Background: Small airway remodeling (SAR) is an important cause of airflow obstruction in cigarette smokers with chronic obstructive pulmonary disease, but the pathogenesis of SAR is not understood.
Objective: To determine whether smoke causes production of profibrotic growth factors in the airway wall.
Methods: We exposed C57Bl/6 mice to cigarette smoke for up to 6 mo and examined growth factor/procollagen gene expression in laser-capture microdissected small airways by real-time reverse transcription-polymerase chain reaction.
Results: With a single smoke exposure, increases in procollagen, connective tissue growth factor (CTGF), transforming growth factor (TGF)-beta(1), platelet-derived growth factor (PDGF)-A and -B expression were seen 2 h after the start of smoking and declined to baseline by 24 h. With repeated exposures and at killing of animals 24 h after the last exposure, increases in procollagen, CTGF, PDGF-B, and (minimally) PDGF-A expression persisted through 1 wk, 1 mo, and 6 mo. TGF-beta(1) gene expression declined over time; however, increased immunochemical staining for phopho-Smad 2 was present at all time points, indicating continuing TGF-beta downstream signaling. Morphometric analysis showed that the small airways in smoke-exposed mice had more collagen at 6 mo.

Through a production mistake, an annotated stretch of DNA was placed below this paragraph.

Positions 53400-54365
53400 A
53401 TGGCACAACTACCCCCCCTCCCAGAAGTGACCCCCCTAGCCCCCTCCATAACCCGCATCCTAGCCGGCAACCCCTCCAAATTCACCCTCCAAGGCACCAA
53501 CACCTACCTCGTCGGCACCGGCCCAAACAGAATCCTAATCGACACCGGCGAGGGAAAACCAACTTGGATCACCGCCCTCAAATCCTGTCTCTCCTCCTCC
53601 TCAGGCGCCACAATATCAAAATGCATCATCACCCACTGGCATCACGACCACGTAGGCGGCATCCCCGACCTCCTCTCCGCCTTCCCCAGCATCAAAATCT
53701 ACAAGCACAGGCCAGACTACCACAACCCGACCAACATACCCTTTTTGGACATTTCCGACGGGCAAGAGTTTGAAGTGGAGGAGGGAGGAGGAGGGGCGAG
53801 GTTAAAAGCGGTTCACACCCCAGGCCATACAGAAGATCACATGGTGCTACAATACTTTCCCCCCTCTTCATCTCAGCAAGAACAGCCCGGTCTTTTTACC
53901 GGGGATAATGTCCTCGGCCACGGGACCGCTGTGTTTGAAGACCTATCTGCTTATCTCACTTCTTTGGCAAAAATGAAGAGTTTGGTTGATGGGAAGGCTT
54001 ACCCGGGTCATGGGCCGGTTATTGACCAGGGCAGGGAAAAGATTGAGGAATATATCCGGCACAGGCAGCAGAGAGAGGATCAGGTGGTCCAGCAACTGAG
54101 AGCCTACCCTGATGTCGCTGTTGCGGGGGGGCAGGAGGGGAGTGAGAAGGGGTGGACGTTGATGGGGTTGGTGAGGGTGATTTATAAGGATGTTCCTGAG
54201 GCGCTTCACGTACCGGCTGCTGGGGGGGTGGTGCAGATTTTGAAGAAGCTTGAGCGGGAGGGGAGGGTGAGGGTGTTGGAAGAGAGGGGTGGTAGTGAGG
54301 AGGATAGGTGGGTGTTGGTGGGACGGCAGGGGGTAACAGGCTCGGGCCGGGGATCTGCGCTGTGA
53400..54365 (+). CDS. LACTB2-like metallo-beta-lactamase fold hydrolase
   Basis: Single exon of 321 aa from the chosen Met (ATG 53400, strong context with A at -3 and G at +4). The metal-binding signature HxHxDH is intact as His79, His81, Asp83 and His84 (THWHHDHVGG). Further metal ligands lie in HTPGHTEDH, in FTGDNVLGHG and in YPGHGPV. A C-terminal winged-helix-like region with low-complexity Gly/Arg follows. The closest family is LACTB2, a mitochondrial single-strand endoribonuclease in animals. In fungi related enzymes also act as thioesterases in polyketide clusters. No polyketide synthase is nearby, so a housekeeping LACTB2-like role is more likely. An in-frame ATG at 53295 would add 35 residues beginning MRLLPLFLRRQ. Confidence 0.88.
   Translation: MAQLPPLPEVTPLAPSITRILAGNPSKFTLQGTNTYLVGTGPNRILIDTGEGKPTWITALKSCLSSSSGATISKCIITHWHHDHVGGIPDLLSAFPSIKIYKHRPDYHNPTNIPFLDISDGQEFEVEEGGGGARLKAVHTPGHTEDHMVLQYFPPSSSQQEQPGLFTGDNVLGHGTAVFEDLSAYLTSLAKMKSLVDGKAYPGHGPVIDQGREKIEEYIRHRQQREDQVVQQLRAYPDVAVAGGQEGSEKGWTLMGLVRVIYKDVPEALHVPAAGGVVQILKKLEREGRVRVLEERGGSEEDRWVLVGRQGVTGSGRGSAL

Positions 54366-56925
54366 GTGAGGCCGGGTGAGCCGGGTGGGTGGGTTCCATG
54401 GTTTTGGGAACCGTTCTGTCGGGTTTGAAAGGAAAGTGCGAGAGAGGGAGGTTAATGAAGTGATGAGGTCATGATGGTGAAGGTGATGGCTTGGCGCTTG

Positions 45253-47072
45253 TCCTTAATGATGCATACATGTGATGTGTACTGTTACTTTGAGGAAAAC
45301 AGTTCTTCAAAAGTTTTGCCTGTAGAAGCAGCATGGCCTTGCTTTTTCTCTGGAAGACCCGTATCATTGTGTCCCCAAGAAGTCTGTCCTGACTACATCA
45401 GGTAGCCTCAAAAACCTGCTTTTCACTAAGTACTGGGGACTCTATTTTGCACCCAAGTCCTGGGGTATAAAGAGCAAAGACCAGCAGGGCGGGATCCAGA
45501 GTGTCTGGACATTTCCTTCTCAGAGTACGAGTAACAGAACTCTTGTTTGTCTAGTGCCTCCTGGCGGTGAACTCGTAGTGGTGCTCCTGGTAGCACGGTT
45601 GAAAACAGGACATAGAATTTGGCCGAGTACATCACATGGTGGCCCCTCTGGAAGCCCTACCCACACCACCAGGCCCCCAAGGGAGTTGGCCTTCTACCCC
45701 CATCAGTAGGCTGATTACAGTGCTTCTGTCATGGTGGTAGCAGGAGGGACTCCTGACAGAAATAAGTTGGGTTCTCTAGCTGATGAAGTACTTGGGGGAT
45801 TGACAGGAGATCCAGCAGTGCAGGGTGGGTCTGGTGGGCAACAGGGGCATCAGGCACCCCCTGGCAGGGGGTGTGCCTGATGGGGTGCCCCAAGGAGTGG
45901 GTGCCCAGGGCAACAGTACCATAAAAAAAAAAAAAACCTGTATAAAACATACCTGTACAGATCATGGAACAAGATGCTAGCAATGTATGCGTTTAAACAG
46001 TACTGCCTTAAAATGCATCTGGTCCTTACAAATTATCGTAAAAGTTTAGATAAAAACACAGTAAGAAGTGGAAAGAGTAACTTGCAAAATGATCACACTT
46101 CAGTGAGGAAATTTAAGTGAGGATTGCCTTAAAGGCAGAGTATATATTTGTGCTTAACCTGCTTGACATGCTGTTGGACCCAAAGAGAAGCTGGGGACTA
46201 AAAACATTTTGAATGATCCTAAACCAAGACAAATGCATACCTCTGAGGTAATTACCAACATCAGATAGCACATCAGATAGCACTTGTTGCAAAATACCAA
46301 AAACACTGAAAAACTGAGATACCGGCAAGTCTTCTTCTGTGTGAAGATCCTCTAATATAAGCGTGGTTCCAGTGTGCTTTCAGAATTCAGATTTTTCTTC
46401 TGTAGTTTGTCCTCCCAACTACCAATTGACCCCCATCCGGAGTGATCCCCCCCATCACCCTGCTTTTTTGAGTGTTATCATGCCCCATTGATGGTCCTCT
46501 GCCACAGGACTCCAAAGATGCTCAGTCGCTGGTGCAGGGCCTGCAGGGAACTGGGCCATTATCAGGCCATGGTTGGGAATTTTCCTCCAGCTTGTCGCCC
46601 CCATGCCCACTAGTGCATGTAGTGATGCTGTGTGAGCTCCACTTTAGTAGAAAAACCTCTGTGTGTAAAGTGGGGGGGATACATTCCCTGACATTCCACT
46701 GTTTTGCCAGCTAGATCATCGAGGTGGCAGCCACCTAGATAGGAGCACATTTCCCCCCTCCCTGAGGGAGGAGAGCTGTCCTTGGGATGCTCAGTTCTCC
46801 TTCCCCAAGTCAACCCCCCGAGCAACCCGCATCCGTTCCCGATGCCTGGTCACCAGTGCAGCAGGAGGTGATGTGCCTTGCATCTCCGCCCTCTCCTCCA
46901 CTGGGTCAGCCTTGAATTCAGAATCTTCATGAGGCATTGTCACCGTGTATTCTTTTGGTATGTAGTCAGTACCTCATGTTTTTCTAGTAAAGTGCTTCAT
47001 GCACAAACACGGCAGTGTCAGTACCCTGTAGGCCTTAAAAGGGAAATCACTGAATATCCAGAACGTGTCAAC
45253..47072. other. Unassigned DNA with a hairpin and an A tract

Conclusions: These findings suggest that smoke can induce growth factor and procollagen production in small airways in a time frame that initially is too short for a significant inflammatory response and that profibrotic growth factor and procollagen gene expression become self-sustaining with repeated smoke exposures. These results imply that the pathogenesis of and possible treatment approaches to emphysema and small airway remodeling might be quite different.